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NZ Sharemarket Slumps To 2-1/2 Yr Low After Warehouse Downgrade

Fuseworks Media
Fuseworks Media

By Simon Louisson of NZPA

Wellington, June 27 NZPA - The sharemarket dropped another 1 percent today to a 2-1/2 year low, sparked by a profit downgrade by retailer The Warehouse and a 3 percent plunge on Wall Street.

In the US, stocks tumbled, sending blue chips to a two-year low as oil prices leapt to fresh highs and US sentiment was hit by a barrage of troubling economic and corporate news.

Here, GDP data due today is expected to show the economy went into reverse in the first quarter and is well on its way towards official recession.

The benchmark NZSX-50 was down 42 points to 3249 at 10.20am, its lowest level since December 2005.

The Warehouse dropped 2 percent after the company downgraded its profit guidance by 10 percent after a slump in sales from the latter part of May.

Yesterday, shares in retail retailer Briscoe Group fell 12.7 percent to 96c. They have plunged from $1.70 a year ago but were steady this morning.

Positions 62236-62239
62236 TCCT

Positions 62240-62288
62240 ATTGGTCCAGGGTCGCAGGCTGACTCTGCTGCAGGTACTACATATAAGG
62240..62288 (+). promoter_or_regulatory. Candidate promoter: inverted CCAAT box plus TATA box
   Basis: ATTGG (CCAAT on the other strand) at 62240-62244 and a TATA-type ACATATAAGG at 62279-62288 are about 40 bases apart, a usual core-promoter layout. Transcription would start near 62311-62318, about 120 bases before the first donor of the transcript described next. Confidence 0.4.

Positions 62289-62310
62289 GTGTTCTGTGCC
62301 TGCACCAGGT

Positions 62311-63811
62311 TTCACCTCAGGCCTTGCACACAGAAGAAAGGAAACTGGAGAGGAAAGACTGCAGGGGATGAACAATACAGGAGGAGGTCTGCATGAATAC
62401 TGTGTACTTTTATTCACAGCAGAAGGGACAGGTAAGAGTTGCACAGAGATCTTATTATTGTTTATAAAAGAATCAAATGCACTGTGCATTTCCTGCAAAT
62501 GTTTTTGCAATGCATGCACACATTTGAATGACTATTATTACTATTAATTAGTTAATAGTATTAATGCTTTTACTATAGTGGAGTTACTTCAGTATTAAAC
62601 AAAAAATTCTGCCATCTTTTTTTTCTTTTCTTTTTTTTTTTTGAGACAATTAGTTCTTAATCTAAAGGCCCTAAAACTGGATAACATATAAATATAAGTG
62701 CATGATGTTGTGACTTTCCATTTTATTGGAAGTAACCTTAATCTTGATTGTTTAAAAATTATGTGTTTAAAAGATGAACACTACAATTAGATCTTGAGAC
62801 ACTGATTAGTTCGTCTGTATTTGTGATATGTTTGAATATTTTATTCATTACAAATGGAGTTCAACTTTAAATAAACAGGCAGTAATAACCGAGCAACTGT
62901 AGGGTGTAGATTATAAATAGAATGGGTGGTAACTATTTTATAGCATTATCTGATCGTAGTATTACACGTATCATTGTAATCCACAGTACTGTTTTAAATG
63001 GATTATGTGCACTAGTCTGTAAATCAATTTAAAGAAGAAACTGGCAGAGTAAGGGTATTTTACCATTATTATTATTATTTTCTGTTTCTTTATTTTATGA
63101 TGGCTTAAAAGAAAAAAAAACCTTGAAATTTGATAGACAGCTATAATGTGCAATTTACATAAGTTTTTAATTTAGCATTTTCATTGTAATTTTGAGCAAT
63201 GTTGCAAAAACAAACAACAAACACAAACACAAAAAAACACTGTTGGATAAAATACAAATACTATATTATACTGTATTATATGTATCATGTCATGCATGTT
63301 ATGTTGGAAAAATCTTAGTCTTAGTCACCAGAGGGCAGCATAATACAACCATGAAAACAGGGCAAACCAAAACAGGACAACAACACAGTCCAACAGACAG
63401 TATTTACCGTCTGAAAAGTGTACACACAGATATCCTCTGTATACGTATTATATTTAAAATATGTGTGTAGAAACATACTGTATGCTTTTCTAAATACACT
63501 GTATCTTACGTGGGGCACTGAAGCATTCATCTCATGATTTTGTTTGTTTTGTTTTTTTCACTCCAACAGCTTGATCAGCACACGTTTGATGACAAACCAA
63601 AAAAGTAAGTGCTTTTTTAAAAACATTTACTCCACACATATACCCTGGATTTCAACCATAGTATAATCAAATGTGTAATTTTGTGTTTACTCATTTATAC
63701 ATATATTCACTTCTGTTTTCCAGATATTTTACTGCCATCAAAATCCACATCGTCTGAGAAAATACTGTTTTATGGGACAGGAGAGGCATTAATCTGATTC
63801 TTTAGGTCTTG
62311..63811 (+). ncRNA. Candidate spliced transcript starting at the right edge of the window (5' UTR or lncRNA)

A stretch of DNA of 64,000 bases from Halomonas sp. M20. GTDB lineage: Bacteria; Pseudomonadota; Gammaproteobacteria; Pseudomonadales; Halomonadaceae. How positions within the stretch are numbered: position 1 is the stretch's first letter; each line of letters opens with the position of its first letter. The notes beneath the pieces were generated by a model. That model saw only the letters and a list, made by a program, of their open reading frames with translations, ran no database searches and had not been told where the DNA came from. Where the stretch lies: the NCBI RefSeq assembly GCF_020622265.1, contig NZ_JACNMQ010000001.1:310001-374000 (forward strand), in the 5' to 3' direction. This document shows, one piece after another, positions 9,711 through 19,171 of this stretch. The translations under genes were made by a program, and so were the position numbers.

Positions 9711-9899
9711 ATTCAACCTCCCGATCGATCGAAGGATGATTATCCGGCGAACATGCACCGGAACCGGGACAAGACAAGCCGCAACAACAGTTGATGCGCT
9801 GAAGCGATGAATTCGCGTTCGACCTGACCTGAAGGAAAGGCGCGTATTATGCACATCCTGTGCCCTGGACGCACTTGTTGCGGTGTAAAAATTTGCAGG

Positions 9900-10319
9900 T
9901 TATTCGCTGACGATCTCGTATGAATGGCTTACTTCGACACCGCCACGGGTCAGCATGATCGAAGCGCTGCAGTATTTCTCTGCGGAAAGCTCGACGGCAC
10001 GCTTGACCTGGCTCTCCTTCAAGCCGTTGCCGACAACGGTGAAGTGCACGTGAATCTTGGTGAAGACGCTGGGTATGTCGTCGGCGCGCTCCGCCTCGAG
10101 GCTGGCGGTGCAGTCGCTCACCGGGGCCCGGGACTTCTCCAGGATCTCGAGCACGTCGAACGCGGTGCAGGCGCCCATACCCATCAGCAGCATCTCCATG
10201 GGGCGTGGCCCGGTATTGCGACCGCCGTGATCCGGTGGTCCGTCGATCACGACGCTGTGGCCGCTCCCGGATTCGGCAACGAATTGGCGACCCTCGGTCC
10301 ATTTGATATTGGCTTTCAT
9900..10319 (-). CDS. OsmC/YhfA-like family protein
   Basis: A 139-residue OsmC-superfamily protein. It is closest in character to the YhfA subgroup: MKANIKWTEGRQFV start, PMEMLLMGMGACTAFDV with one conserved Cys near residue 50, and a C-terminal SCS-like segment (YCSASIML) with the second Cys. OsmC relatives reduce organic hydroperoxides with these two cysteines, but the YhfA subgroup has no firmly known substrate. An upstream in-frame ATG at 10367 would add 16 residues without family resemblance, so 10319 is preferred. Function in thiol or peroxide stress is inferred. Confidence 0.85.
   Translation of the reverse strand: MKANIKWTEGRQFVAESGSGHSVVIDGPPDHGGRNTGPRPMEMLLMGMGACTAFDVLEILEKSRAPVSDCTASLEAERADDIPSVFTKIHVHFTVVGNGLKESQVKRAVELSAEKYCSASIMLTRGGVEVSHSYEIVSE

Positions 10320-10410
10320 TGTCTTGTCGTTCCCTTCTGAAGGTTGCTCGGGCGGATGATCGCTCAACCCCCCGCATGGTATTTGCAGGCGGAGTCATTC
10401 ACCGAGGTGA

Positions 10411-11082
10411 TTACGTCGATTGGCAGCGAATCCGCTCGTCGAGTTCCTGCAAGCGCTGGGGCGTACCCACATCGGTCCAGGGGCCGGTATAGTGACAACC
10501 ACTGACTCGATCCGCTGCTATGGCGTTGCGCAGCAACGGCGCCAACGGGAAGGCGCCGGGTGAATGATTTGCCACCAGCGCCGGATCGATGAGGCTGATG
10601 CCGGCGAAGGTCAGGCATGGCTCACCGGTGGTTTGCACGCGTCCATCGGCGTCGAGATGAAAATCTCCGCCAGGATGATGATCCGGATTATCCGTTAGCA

The Warehouse shares dropped 8c to 443 and have fallen from 660 in December, but they have been held up on expectations the Court of Appeal will shortly clear the way for supermarket chains Foodstuffs and Woolworths of Australia to launch takeover bids.

The only stock in the top 50 to rise today was oil company NZ Oil & Gas, up 2c to 171.

Among the leaders, Telecom was down 6c to 357, Contact Energy 3c to 847, Fletcher Building 30c to 643.

Selling was across the spectrum but stocks associated with the construction industry were whacked. Among the hardest hit, Nuplex fell 15c to 540, PGG Wrightson 8c to 256, Port of Tauranga 10c to 645, Ebos 13c to 422 and Tower, 5c to 200.

In the US, the blue-chip Dow Jones Industrial Average sank 354.42 points (3 percent) to 11,457.41 at the closing bell.

The technology-heavy Nasdaq composite tumbled 77.36 points (3.22 percent) to 2323.90 and the Standard & Poor's 500 broad-market index retreated 38.11 points (2.88 percent) to a preliminary close of 1283.86.

The market got off to a weak start after a broker downgrade of banking giant Citigroup and tepid forecasts from big tech firms Oracle and Research in Motion as well as sporting goods giant Nike.

The selloff accelerated as crude oil futures surged.

New York's main oil futures contract, light sweet crude for August delivery, closed up a hefty $US5.29 ($NZ7.09) at $US139.64 a barrel, marking a record finish, after topping $US140 for the first time.


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